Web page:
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Dungeon & Dragons Live-Action Show Looking for New Home, Will Be Revamped

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Dungeon & Dragons Live-Action Show Looking for New Home, Will Be Revamped

Despite the critical success of last year’s Dungeons & Dragons: Honor Among Thieves movie, Paramount+ has ultimately decided to not move forward with its previously planned Dungeon & Dragons live-action show. This decision comes over a year since granting the project an eight-episode straight-to-series order.

According to Deadline, Hasbro Entertainment wants to shop the live-action Dungeons & Dragons series to other streaming platforms and production partners. Before this, the cancelled project will first get re-develop with a brand new creative team at its helm. We’re the Millers and Red Notice director Rawson Marshall Thurber was originally attached to write and direct the first version of the project, with Drew Crevello initially tapped to serve as an executive producer and showrunner.

Will the Dungeons & Dragons Movie Get a Sequel?

Dungeons & Dragons: Honor Among Thieves was written and directed by Game Night duo Jonathan Goldstein and John Francis Daley. It starred Chris Pine (Wonder Woman 1984), Michelle Rodriguez (F9), Justice Smith (Detective Pikachu), Hugh Grant (Four Weddings and a Funeral), Sophia Lillis (It movies), Chloe Coleman (My Spy), and Regé-Jean Page (Bridgerton). During its theatrical run, film earned a worldwide gross of over $200 million against a reported budget of $150 million.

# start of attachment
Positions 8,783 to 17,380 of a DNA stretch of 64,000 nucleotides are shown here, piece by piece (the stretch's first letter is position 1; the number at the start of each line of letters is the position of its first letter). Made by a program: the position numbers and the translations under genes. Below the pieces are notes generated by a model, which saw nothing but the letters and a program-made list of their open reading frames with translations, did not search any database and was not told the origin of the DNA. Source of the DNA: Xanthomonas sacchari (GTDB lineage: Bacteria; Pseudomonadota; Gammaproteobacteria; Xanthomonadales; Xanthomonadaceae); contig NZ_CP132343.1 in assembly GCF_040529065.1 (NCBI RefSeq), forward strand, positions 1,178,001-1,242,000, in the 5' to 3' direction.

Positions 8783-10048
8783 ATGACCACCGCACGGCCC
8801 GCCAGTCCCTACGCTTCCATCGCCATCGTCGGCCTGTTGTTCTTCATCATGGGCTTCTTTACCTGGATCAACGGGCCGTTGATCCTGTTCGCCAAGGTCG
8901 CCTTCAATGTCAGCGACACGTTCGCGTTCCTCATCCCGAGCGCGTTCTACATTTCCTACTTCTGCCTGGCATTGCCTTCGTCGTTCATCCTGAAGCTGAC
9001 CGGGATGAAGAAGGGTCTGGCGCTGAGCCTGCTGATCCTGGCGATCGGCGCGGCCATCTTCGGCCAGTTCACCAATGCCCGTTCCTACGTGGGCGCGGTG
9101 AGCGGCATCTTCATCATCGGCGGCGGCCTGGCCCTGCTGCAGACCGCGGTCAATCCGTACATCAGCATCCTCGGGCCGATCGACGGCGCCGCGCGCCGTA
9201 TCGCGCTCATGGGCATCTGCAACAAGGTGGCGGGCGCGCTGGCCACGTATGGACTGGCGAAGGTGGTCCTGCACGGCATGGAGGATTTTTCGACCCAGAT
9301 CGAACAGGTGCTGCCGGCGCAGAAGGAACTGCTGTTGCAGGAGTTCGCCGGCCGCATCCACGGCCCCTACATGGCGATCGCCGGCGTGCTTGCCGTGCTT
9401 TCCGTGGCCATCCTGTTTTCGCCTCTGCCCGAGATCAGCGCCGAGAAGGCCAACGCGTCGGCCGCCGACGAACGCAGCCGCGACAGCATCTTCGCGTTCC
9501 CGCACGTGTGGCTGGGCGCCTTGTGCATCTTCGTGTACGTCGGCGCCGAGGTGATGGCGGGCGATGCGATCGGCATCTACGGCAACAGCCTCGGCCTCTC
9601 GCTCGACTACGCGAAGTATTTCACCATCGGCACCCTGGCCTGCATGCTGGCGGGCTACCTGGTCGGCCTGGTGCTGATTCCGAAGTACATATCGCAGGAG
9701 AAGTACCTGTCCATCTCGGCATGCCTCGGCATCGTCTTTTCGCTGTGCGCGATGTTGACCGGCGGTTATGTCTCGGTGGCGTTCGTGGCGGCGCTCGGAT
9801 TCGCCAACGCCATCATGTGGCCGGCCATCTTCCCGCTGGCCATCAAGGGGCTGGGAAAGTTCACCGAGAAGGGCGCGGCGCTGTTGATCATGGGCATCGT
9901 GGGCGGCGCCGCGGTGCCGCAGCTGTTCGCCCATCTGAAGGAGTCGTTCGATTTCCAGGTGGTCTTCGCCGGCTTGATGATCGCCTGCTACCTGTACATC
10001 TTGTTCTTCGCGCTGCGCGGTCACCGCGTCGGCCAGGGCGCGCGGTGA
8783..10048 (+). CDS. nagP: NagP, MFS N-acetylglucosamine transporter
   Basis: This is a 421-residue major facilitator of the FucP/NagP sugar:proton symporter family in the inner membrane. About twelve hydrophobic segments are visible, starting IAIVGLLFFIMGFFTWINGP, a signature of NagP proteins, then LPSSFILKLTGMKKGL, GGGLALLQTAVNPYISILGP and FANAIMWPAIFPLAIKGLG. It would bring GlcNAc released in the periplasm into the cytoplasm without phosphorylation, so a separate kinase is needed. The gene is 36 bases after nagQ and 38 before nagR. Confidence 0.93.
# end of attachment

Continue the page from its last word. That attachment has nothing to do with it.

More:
Even though the film underperformed at the box office, it still managed to impress critics and is currently holding a Certified Fresh rating of 91% on Rotten Tomatoes, based on 313 reviews. In a previous interview, Pine had addressed the potential future of the Dungeons & Dragons live-action franchise, revealing that he feels “pretty confident” that they will eventually return for a sequel which he’s “absolutely” willing to do. Meanwhile, Paramount Pictures CEO Brian Robbins also previously commented on the possibility of expanding the live-action franchise, revealing that they’ve “got to figure out a way to make it [Dungeons & Dragons sequels] for less.”

Role-playing game Dungeons & Dragons first became popular in 1974 and since then has amassed millions of players and fans worldwide. The hugely popular property has also influenced numerous writers, directors, game designers, and other creative professionals throughout its four decades.